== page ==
After de-stemming, the juice is set into large stainless steel containers to ferment with yeast. After one to two months — when it’s ready depends on taste and chemistry, Settembre’s Blake Eliasson says — the wine is filtered through a special piece of equipment that delicately separates skins and seeds, so as not to crush the seeds and introduce excessive astringency, and the wine is then aged in new, and sometimes “toasted,” French, American or Hungarian oak barrels for a varying amount of time. Then it’s bottled in-house and sold in the taproom or delivered to restaurants and wine distributors.

Getting to that point is what each winemaker is in it for. But it’s not easy here in Colorado, and in Boulder County specifically.

“It’s great to have these really cool varieties, but if you get a crop every four years, it’s not that cool,” Jackie Thompson with Boulder Creek Winery says, which she ran for 13 years but is set to close down at the end of the year.

“It’s a fun product to make,” she says. “It’s a tough business. To talk to a businessperson, they’d say you can’t sell anything for three years … so it’s a dumb business, but it’s a fun product. The worst case is you can go home and drink it.”

Garlich says trying to find out what the market can support is an ongoing battle but that wineries are making strides.

“That’s what we’re dealing with in Colorado: [Finding out] what grows in Colorado, what makes great wine in Colorado and what sells. It has to be all three,” Garlich says.

Walter at Augustina’s says while breweries can deftly react to what consumers want, brewing beer within a month of an idea or trend recognition, it takes at least five years for winemakers to react — and it’s hard to anticipate the fickle and often stubborn minds of wine drinkers.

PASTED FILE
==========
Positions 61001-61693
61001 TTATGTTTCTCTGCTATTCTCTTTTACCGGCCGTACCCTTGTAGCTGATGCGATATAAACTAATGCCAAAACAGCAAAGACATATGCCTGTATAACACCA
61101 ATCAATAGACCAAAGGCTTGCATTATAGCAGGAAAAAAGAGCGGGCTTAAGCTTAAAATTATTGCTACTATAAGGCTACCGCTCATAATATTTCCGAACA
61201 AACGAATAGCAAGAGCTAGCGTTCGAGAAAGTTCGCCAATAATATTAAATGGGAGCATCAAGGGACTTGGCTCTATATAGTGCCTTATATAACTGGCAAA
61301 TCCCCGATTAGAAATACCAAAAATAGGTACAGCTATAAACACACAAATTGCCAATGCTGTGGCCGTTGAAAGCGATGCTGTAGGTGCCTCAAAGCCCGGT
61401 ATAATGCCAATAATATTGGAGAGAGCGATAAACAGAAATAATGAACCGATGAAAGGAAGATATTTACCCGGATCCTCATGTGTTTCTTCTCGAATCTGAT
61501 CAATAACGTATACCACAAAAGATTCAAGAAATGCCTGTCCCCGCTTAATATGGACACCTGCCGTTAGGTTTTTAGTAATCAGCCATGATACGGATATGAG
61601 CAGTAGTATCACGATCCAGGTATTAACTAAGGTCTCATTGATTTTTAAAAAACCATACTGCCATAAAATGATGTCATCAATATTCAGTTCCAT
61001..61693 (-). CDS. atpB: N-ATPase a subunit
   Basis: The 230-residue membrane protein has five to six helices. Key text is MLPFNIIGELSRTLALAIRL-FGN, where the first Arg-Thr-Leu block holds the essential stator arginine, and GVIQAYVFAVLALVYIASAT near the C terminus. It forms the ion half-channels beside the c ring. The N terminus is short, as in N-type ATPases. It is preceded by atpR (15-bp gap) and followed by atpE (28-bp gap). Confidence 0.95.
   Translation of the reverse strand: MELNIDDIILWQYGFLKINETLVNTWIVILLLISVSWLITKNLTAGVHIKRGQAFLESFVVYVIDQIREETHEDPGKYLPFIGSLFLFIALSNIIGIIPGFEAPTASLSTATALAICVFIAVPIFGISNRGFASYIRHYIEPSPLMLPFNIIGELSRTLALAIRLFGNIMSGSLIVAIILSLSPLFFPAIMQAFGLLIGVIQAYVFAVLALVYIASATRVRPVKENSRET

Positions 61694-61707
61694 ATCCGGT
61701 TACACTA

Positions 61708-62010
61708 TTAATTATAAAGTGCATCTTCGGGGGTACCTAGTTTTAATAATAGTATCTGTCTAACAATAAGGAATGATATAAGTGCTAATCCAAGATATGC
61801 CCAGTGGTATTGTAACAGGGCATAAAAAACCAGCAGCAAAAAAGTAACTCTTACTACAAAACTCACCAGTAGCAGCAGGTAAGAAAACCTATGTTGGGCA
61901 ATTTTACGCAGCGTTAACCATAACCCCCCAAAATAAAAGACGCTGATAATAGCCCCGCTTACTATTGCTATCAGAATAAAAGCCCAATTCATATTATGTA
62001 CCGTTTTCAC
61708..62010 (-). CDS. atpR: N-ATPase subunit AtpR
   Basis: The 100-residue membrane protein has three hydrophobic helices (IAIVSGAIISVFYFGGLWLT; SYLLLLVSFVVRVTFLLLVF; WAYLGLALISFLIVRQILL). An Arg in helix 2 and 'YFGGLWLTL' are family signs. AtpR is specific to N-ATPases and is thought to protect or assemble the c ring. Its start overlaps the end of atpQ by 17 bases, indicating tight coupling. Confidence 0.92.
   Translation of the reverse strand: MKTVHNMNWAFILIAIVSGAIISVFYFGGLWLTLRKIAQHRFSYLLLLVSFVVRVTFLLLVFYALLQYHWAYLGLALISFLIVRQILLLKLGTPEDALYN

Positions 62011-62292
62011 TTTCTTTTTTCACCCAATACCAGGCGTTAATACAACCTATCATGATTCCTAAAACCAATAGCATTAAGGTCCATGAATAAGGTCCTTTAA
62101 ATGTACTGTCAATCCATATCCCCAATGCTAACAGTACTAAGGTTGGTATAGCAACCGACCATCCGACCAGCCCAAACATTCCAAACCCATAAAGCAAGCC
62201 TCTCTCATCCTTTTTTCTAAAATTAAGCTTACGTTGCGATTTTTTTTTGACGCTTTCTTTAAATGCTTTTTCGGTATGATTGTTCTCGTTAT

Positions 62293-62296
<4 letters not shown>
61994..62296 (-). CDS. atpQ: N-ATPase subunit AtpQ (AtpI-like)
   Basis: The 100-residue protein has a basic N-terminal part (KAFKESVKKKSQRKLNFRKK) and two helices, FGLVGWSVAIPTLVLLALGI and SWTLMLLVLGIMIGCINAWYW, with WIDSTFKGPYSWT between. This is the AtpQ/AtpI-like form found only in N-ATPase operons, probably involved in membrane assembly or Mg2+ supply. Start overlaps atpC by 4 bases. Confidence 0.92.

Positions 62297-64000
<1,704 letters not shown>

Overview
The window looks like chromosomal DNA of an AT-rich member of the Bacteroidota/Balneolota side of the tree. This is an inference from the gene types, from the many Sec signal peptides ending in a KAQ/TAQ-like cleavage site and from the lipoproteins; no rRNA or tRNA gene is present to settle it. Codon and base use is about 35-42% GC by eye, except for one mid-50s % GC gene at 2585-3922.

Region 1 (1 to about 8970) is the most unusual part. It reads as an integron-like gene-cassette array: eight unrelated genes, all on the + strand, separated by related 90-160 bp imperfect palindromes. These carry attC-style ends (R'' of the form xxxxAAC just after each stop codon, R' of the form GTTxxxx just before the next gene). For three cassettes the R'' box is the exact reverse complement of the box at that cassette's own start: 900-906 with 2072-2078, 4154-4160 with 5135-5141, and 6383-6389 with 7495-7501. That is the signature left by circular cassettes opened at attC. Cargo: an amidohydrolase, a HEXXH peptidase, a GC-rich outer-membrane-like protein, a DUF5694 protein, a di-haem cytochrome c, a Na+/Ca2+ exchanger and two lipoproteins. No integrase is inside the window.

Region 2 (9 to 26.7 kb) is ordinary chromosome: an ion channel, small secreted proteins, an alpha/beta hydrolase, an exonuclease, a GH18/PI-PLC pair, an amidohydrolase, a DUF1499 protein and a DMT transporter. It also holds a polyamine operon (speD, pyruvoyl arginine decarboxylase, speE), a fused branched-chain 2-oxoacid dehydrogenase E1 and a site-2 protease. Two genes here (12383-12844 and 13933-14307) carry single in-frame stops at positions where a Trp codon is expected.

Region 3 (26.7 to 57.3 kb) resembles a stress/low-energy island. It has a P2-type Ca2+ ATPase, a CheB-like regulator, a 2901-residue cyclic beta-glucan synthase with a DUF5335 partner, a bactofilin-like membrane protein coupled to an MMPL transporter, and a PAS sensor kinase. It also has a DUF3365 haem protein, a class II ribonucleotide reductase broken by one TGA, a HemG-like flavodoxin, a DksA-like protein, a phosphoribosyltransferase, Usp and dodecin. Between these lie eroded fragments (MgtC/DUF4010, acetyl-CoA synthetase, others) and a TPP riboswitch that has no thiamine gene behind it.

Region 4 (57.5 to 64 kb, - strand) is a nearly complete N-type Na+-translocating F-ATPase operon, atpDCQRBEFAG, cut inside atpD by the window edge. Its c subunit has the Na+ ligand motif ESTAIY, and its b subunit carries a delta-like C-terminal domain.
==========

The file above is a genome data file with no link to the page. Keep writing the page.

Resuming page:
“I can’t quite keep up on the sudden variability of what people want to drink,” Walter says. “If suddenly everyone decides they want to drink malbec, well, no one’s growing it. If you plant, you can’t sell it until seven years later and everybody’s moved on. You can’t switch that fast, and I can’t even keep up with this kind of cycle of people wanting white versus red so I’m always guessing wrong on what to make more of.”

There’s also the challenge of working with the City of Boulder and Boulder County to make wineries a viable business in the region. Boulder Creek Winery is shutting down, in part, because Boulder County refused to let it produce wine on agricultural land (instead of industrial land), and wouldn’t support a move to viable industrial-zoned land at the edge of the city of Boulder.

“They went through the process kind of fairly but in the end did nothing for us, but at least they listened to us,” Thompson says. “Out on Highway 36 as you leave North Broadway, there is a little industrial area and when our lease was up, we looked at that and said, ‘This would be great: It’s a falling-down building, it could be a beautiful winery. As you’re leaving Boulder we could make that crappy falling-down building our own,’ and they said, ‘No way, don’t think about it.’ It was zoned industrial; they just wanted that zone to be rezoned something else. I have a very bad taste in my mouth about that.”

The Eliassons at Settembre Cellars also had some issues finding affordable industrial space to rent, especially with the increase of marijuana dispensaries and breweries jacking up the prices of these finite spots.

“If you look at the industrial places in Boulder and then you look at the kind of places a wine-drinking customer would want to come to, it really limits what’s available,” Tracy Eliasson says.

Boulder County also refused to allow signage near the area’s wineries that would denote that they are part of the Colorado Wine Trail — something that both the state and the state wine board supported, according to multiple winery owners.

Despite the challenges of growing in Colorado, and growing a business in Boulder County, the wineries are optimistic about the future of Colorado wine — some more than others.

“It’s getting better and we’re getting better,” says Garlich. His cab franc recently took home best in variety at the L.A. Wine Competition (formerly Los Angeles County Fair). “That was a big deal… but we still get upturned noses.”